Robinson, J. A., D. A. Liddle, C. A. Evans, and D. L. Amsbury. 2002. Astronaut-acquired orbital photographs as digital data for remote sensing: spatial resolution. International Journal of Remote Sensing, 23(20):4403-4438.


Astronaut-acquired Orbital Photographs as Digital Data for Remote Sensing: Spatial Resolution

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Menu Introduction Background Factors that determine the footprint Other characteristics that influence spatial resolution Estimating spatial resolution of astronaut photographs Summary and Conclusions 4. Other characteristics that influence spatial resolution

     Beyond basic geometry, many other factors internal to the astronaut photography system impact the observed ground resolved distance in a photograph. The lenses and cameras already discussed are imperfect and introduce radiometric degradations (Moik 1980). Vignetting (slight darkening around the edges of an image) occurs in astronaut photography due to light path properties of the lenses used. A lack of flatness of the film at the moment of exposure (because cameras used in orbit do not incorporate a vacuum platen) also introduces slight degradations. We list a number of additional sources of image degradation that would affect GRD of astronaut photographs.

4.1. Films and processing

4.1.1. Colour reversal films
Table 3      Most films used in NASA hand-held cameras in orbit have been E-6 process colour reversal films (Ektachromes) that have a nominal speed of 64 to 100 ASA, although many other films have been flown (table 3). Reversal films are used because damage from radiation exposure while outside the atmospheric protection of Earth is more noticeable in negative films than in positive films (Slater 1996). The choice of ASA has been to balance the coarser grains (lower film resolving power) of high-speed films with the fact that slower films require longer exposures and thus are affected more by vehicle motion (approximately 7.3 km s-1 relative to Earth's surface for the Space Shuttle). Extremely fast films (> 400 ASA) are also more susceptible to radiation damage in orbit (particularly during long-duration or high-altitude missions, Slater 1996) and have not traditionally been used for Earth photography. The manufacturer stock numbers identifying the film used are available for each image in the Astronaut Photography Database (Office of Earth Sciences 2000).

4.1.2. Colour infrared films
     Colour infrared film (CIR) was used during an Earth-orbiting Apollo mission (Colwell 1971), in the multispectral S-190A and the high-resolution S-190B camera systems on Skylab (NASA 1974, Wilmarth et al. 1977), and occasionally on Shuttle missions and Shuttle/Mir missions (table 3). The CIR film used is a 3-layer Aerochrome, having one layer that is sensitive to reflected solar infrared energy to approximately 900 nm (Eastman Kodak Company 1998); protective coatings on most spacecraft windows also limit IR transmittance between 800 and 1000 nm. This layer is extremely sensitive to the temperature of the film, which creates unpredictable degradation of the IR signature under some spaceflight conditions.

4.1.3. Film duplication
     The original film is archived permanently after producing about 20 duplicate printing masters (2nd generation). Duplicate printing masters are disseminated to regional archives and used to produce products (3rd - 4th generation) for the media, the public, and for scientific use. When prints, slides, transparencies, and digital products are produced for public distribution, they are often colour adjusted to correspond to a more realistic look. Digital products from 2nd generation copies can be requested by scientific users, and we recommend them for remote sensing applications. Care should be taken that the digital product acquired for remote sensing analysis has not been colour adjusted for presentation purposes. Based on our qualitative observations, there is little visible increase in GRD in the 3rd or 4th generation products. There is a significant degradation in fidelity of colour in 3rd and 4th generation duplicates, because an increase in contrast occurs with every copy.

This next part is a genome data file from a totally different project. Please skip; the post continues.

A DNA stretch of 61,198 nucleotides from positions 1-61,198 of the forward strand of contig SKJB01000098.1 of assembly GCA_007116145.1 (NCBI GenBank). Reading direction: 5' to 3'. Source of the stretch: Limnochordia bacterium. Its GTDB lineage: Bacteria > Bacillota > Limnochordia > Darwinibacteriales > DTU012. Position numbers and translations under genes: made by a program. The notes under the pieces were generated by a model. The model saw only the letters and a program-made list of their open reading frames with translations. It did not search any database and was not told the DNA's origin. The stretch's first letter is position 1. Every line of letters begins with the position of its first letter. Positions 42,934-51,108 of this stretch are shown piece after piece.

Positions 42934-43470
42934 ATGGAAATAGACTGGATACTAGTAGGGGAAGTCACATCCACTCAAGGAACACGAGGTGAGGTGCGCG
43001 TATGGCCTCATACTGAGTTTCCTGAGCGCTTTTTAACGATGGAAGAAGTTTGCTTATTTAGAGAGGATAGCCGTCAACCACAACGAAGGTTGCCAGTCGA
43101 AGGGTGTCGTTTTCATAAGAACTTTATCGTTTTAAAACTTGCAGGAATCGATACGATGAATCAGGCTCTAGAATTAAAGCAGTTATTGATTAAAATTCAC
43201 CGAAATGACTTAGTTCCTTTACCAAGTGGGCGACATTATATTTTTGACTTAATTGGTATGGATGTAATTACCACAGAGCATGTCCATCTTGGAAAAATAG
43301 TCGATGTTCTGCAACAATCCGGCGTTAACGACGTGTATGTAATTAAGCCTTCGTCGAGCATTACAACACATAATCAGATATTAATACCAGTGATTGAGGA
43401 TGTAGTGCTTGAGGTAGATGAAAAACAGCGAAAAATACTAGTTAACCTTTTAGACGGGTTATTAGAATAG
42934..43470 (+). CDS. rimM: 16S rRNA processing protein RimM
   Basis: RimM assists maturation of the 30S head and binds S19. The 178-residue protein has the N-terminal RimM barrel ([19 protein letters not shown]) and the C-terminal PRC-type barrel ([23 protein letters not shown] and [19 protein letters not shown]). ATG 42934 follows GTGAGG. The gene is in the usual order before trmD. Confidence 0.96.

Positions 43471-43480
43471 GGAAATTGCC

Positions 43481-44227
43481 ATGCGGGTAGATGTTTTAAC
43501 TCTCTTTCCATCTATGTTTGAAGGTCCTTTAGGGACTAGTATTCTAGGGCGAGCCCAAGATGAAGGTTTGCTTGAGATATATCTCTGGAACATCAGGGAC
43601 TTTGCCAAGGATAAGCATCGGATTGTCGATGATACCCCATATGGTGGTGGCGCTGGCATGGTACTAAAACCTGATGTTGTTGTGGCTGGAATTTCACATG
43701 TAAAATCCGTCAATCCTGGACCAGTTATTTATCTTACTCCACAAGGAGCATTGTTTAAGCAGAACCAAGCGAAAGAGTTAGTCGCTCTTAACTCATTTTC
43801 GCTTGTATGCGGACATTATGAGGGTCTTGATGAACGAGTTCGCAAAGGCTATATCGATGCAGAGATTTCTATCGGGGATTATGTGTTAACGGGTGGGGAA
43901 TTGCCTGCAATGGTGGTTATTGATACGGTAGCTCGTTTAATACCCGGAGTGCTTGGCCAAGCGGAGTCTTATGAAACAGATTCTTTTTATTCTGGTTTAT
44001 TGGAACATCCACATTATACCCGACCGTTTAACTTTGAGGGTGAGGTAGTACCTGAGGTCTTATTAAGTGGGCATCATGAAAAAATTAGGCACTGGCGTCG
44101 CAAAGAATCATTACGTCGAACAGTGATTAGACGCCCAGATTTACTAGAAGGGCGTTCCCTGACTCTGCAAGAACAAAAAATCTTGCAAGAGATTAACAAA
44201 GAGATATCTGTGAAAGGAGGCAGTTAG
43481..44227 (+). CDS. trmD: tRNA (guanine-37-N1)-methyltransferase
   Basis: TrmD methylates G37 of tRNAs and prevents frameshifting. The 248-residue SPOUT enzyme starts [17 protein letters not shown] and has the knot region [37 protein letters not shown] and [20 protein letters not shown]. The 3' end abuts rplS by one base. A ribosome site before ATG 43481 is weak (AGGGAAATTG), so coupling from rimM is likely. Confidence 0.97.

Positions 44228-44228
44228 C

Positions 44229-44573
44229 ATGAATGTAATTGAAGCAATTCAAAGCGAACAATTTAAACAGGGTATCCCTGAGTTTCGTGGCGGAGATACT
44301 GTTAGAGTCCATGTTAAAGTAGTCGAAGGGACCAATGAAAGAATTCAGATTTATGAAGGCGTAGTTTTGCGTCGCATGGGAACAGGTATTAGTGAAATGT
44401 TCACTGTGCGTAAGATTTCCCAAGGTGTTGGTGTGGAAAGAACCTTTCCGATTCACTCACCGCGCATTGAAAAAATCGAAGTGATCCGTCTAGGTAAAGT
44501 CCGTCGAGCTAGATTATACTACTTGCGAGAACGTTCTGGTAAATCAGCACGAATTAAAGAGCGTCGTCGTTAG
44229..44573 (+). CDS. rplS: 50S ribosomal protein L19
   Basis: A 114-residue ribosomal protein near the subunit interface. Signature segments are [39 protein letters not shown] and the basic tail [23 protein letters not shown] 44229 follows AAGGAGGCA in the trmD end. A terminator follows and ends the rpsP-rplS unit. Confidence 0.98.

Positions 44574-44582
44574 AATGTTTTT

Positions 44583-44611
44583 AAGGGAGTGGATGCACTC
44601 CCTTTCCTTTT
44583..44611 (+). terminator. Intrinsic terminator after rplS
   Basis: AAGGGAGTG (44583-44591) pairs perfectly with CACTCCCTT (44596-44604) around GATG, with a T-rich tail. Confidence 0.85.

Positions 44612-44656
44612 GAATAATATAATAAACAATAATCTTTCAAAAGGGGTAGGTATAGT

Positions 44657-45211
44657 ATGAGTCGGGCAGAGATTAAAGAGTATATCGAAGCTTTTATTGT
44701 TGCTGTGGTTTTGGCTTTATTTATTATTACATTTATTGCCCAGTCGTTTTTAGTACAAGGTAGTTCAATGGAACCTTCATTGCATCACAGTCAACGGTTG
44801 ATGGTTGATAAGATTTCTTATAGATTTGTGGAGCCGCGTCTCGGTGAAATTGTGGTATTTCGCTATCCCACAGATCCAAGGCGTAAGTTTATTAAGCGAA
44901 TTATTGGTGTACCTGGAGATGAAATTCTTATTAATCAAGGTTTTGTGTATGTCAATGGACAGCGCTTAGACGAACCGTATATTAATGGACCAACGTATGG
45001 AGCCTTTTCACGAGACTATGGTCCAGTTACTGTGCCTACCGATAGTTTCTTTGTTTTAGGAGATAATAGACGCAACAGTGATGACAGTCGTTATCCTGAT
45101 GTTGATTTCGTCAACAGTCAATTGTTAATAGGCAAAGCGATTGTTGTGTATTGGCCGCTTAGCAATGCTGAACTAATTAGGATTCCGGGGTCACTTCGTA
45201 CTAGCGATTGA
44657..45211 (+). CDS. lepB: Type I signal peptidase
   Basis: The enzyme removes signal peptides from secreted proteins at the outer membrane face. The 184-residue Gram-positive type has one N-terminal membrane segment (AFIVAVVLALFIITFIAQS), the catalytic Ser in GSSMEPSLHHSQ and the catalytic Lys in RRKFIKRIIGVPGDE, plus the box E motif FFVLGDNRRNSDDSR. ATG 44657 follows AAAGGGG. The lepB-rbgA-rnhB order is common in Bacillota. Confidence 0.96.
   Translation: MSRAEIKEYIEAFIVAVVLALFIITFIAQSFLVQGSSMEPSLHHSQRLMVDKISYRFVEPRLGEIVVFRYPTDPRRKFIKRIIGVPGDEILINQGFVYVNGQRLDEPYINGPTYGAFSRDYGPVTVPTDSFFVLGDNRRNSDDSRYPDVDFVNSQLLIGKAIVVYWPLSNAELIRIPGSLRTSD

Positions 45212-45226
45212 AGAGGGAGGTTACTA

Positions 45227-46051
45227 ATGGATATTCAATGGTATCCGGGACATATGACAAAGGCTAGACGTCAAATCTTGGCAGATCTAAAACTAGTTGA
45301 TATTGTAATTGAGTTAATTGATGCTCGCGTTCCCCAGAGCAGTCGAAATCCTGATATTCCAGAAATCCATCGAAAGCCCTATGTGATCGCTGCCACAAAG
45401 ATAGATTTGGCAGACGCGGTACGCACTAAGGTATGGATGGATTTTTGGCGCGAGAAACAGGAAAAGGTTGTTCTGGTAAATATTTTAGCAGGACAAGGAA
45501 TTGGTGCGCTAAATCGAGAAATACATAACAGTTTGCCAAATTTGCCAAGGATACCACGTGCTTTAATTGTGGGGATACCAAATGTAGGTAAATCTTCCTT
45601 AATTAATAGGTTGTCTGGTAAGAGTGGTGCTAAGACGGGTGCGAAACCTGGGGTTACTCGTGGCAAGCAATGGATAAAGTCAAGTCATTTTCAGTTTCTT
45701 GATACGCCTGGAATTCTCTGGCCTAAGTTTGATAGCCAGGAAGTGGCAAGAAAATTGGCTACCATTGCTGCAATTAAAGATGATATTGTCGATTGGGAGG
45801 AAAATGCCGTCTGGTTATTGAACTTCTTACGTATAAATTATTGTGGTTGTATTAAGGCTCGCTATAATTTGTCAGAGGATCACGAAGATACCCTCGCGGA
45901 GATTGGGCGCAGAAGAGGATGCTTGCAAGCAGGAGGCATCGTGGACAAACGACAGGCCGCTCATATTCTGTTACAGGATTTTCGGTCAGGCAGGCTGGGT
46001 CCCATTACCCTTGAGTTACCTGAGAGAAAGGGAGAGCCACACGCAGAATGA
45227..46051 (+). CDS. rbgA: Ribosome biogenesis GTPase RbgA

4.2. Shutter speeds
     The impact of camera motion (both due to the photographer and to the motion of the spacecraft) on image quality is determined by shutter speed—1/250 to 1/500 second have been used, because slower speeds record obvious blurring caused by the rapid motion of the spacecraft relative to the surface of the Earth. Generally 1/250 was used for ISO 64 films (and slower), and after the switch to ISO 100 films, a 1/500 setting became standard. New Hasselblad cameras that have been flown beginning with STS-92 in October 2000 vary shutter speed using a focal plane shutter for exposure bracketing (rather than varying aperture) and 1/250, 1/500 and 1/1000 second are used.

     Across an altitude range of 120 - 300 nautical miles (222-555 km) and orbital inclinations of 28.5° and 57.0°, the median relative ground velocity of orbiting spacecraft 7.3 km s-1. At a nominal shutter speed of 1/500, the expected blur due to motion relative to the ground would be 14.6 m. When cameras are handheld (as opposed to mounted in a bracket), blur can be reduced by physical compensation for the motion (tracking) by the photographer; many photographs show a level of detail indicating that blur at this level did not occur (e.g. figure 3, D). Thus, motion relative to the ground is not an absolute barrier to ground resolution for handheld photographs.

4.3. Spacecraft windows
     Most of the photographs in the NASA Astronaut Photography Database were taken through window ports on the spacecraft used. The transmittance of the window port may be affected by material inhomogeniety of the glass, the number of layers of panes, coatings used, the quality of the surface polish, environmentally induced changes in window materials (pressure loads, thermal gradients), or deposited contamination. Such degradation of the window cannot be corrected, is different for each window, and changes over time. See Eppler et al. (1996) and Scott (2000) for discussion of the spectral transmittance of the fused quartz window that is part of the U.S. Laboratory Module (Destiny) of the International Space Station.